Pitching plastics are a great way to fish walleyes and cover some water. They can be fished small and slow for that colder water finicky bite, or big and fast for the more aggressive bite. Very early spring, I’ll use a 3-3.5″ plastic with a ⅛ oz jig head. This setup is nice to stay above the weed line with a nice and slow retrieve.
As the water starts to warm up a bit I’ll switch to a 4″ and a 1/4-⅜ oz jig head. Also, a lot of guys like the cast and steady retrieve approach to this, so don’t be afraid to add pauses every few turns of the handle. You would be surprised at how many times I’ve been hammered during the pause. Also, add a couple of pumps with your rod to get the bait to pop up a few feet and let it drop before reeling in.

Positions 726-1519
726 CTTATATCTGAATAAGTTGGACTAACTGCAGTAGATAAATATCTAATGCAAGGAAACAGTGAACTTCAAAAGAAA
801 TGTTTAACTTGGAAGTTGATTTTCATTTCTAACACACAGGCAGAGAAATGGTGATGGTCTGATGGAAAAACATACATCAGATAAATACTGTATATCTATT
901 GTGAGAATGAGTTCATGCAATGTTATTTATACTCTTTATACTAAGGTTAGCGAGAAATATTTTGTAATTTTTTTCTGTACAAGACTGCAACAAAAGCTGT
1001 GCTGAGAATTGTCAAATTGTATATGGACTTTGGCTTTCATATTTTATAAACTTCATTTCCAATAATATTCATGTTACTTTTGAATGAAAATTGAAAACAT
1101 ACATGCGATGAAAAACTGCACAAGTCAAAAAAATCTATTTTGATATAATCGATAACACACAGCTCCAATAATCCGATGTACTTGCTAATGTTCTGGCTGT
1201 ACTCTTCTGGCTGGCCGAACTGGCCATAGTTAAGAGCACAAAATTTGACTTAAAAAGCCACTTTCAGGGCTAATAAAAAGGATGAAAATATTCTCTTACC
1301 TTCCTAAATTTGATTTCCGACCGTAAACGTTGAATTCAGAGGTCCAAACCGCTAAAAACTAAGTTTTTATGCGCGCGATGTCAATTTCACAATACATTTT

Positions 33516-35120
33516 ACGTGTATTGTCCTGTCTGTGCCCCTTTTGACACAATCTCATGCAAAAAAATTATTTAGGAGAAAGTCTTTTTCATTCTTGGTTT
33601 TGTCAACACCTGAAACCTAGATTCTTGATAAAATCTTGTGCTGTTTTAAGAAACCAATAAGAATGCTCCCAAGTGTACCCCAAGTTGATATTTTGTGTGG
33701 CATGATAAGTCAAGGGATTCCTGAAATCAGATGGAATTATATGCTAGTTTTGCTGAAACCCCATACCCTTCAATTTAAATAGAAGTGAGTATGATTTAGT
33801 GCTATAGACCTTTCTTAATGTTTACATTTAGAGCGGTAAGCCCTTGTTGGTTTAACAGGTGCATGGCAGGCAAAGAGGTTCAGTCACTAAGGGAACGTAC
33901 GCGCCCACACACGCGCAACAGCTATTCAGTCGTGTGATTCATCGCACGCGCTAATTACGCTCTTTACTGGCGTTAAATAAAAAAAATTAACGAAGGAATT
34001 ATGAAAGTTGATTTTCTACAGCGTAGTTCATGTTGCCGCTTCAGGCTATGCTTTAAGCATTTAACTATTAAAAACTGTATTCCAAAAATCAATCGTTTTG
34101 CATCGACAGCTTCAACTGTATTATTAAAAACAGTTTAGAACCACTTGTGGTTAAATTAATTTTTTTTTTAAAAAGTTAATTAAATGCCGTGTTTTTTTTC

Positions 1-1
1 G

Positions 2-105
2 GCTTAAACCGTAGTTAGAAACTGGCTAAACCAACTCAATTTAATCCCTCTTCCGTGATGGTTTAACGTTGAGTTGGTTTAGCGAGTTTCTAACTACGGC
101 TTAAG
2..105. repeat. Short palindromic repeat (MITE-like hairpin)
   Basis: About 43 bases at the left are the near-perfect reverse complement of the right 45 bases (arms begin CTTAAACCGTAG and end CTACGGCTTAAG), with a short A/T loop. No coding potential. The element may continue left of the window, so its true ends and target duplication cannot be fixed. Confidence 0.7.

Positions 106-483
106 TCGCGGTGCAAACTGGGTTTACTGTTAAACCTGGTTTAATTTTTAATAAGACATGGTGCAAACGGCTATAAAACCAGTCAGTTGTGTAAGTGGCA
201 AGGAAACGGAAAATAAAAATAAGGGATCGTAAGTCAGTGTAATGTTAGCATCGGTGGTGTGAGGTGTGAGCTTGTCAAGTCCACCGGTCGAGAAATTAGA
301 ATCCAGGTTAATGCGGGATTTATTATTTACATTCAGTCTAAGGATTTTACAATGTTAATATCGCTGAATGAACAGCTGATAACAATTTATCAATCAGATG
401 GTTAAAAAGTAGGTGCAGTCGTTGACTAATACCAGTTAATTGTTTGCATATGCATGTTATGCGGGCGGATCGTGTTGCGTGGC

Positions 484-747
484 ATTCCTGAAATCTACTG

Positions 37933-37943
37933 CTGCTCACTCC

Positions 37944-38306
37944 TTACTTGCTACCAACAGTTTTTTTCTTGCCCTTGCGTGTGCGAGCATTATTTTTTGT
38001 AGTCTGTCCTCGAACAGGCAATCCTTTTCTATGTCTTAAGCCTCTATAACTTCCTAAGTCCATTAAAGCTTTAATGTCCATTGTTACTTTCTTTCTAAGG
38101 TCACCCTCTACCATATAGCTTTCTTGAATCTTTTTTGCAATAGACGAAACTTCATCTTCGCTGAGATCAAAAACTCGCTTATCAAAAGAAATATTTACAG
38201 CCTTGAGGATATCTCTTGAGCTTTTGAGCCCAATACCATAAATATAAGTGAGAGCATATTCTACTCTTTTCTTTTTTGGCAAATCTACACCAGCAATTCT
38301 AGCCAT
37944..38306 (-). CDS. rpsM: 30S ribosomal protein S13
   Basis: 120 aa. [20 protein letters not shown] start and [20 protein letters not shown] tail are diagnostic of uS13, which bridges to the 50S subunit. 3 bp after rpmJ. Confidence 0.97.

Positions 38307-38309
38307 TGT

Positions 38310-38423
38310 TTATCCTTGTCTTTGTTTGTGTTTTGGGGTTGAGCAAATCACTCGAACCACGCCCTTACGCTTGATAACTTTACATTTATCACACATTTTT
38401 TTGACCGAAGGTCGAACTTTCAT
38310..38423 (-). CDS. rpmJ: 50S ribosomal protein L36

Here are my choices for fishing walleyes this way:
- VCM Mooneye Jigs
- WNC Marble Eye Jigs
- Berkley Ripple Shad
- Walleye Assassin Turbo Shad
- B Fish N Authenx
Again this is a bait you can run fast and cover a lot of water when the walleyes are getting aggressive. But you can also slow it way down and still get great results. Like the swimbaits, you’ll wanna incorporate the retrieve and pause technique. You want this bait to run about a foot or foot and half about the bottom of the lake.
Casting crankbaits for walleyes is a great way to get kids involved as well.
If you plan to fish walleyes with jerk baits then you need to have these lures in your tackle box.
Casting crankbaits to fish walleyes can be deadly once the water starts to warm up a little bit and you can get these walleyes to chase. Also, this is another bait that can be fished pretty slow but has the option to be burned back to the boat when on super aggressive fish. The nice thing is you can run these over rocks without worrying too much about getting hung up.